Observation 90529: Geopora Harkn.

When: 2012-03-20

Collection location: North Lakeport, Lake Co., California, USA [Click for map]

Who: Ron Lawrence (Rondango)

No specimen available

Species Lists


Not much odor
As the squirrel left it.
Dry brushed
Wet brushed

Proposed Names

60% (2)
Recognized by sight
84% (1)
Recognized by sight: Cocoon of brownish hair around sporocarp strongly supports Geopora. Lack of Douglas-fir needles points toward a different species of Geopora in my opinion.

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= Observer’s choice
= Current consensus


Add Comment
Received today, Ron.
By: Daniel B. Wheeler (Tuberale)
2012-03-28 15:07:34 PDT (-0700)

Will be taking it to the lab within a few days/weeks. The tree specimens you mailed were Douglas-fir (Pseudotsuga menziesii) and Monterey pine (Pinus radiata). We have only a small 3-acre planting of Monterey pine in Oregon that I know of. It produces quantities of Tuber in September: might want to look in your area for truffles as well!

Could you mail me the dried material?
By: Daniel B. Wheeler (Tuberale)
2012-03-24 17:47:20 PDT (-0700)

I could then take it to the Forestry Sciences Lab at Oregon State University and get it identified. The collection would stay at the herbarium there.

Slice the sporocarp in 1/4" slices, and dry. Place inside a waxed paper bag and mail to:
Daniel B. Wheeler
7714 SE Stephens
Portland, OR 972156-3602

It is likely that Pinus is the host species here. Do you know what species of pine? Could you include that with the collection, as well as your return address? I will attempt to have the people at the Forestry Science Lab send you an identification postcard with the correct identification. Your information becomes an important addition to the range of known Geopora species as well as a reference collection for future researchers.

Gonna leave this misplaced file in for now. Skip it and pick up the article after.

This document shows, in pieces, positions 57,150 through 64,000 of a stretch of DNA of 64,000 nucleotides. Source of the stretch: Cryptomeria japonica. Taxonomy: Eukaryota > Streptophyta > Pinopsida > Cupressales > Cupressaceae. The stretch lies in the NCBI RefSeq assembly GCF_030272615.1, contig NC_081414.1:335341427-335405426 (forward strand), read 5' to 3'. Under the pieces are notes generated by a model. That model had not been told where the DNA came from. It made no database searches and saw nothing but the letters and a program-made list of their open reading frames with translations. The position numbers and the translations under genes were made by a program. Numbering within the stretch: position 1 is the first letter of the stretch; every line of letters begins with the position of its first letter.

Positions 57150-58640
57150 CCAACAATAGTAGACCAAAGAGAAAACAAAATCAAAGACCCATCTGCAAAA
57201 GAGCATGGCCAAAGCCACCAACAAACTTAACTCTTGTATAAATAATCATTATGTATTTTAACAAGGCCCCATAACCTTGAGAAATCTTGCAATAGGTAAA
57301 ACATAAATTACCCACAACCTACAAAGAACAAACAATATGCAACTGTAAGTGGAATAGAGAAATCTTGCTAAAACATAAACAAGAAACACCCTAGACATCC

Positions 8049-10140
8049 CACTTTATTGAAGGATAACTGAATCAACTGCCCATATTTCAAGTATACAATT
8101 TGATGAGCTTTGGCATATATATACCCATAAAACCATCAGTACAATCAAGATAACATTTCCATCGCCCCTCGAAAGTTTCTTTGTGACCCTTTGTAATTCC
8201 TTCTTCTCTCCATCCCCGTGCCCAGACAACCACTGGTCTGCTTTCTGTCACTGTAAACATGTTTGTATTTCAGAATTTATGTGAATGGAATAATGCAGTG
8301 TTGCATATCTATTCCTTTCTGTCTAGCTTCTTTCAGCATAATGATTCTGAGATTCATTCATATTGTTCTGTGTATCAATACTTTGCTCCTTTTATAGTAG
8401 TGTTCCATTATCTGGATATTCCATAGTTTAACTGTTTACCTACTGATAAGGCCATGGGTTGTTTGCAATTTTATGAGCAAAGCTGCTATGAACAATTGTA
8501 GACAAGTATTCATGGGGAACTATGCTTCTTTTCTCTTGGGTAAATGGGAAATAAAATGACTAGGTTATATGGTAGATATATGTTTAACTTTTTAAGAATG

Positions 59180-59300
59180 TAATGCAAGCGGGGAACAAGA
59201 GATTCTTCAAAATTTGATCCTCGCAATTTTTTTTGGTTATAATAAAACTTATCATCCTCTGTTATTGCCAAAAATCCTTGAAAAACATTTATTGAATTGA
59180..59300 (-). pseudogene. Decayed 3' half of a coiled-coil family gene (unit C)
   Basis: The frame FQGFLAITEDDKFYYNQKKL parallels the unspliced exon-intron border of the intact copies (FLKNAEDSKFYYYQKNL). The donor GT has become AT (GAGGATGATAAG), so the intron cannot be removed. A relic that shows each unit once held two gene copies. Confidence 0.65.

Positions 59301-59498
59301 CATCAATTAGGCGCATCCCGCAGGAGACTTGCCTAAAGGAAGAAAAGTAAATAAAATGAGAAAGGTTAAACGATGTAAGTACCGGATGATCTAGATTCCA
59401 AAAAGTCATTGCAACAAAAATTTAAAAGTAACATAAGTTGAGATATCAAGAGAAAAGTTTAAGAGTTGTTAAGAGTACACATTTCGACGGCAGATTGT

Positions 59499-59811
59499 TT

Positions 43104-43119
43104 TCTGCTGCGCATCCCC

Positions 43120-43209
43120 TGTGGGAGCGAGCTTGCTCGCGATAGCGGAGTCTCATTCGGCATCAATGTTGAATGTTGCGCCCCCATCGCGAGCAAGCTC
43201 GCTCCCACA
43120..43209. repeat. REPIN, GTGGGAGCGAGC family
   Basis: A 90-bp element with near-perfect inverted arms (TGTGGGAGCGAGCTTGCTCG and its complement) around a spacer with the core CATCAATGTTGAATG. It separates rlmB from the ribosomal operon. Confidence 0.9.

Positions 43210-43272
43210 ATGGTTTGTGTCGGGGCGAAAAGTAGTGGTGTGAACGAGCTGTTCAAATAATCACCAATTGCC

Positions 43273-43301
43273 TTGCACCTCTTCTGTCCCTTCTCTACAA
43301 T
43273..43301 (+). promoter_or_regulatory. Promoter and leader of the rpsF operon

Oak & pine
By: Ron Lawrence (Rondango)
2012-03-24 16:27:02 PDT (-0700)

habitat but no fir. The second photo shows the specimen as I found it. It was down in a leaf litter hole (like many around the area) that appeared to be made by critters. The collection site is the same as Obs.#64700 3/25/11. I have the specimen refrigerated and can send it to anyone interested.

Geopora cooperi
By: Daniel B. Wheeler (Tuberale)
2012-03-24 14:36:20 PDT (-0700)

should be near Pseudotsuga menziesii (Douglas-fir). I see no indication of fir needles in your photos. Could therefore be a different species of Geopora, perhaps one of the lesser collected species.

Looks to have a lot of oak leaves near the collection. Many Geopora species in CA not frequently seen or collected. This could be one of those. Mostly Geopora cooperi does not have (in my experience) an apical pore, which this specimen appears to clearly have. Geopora cooperi typically in my area is hypogeous; this observation appears at least partially epigeous (above ground): another point in favor of a different species of Geopora.

If there was a preserved collection, might be able to come to a better definition of the species. But I have to vote against Geopora cooperi at this time. I do believe this is Geopora in all respects, just not G. cooperi.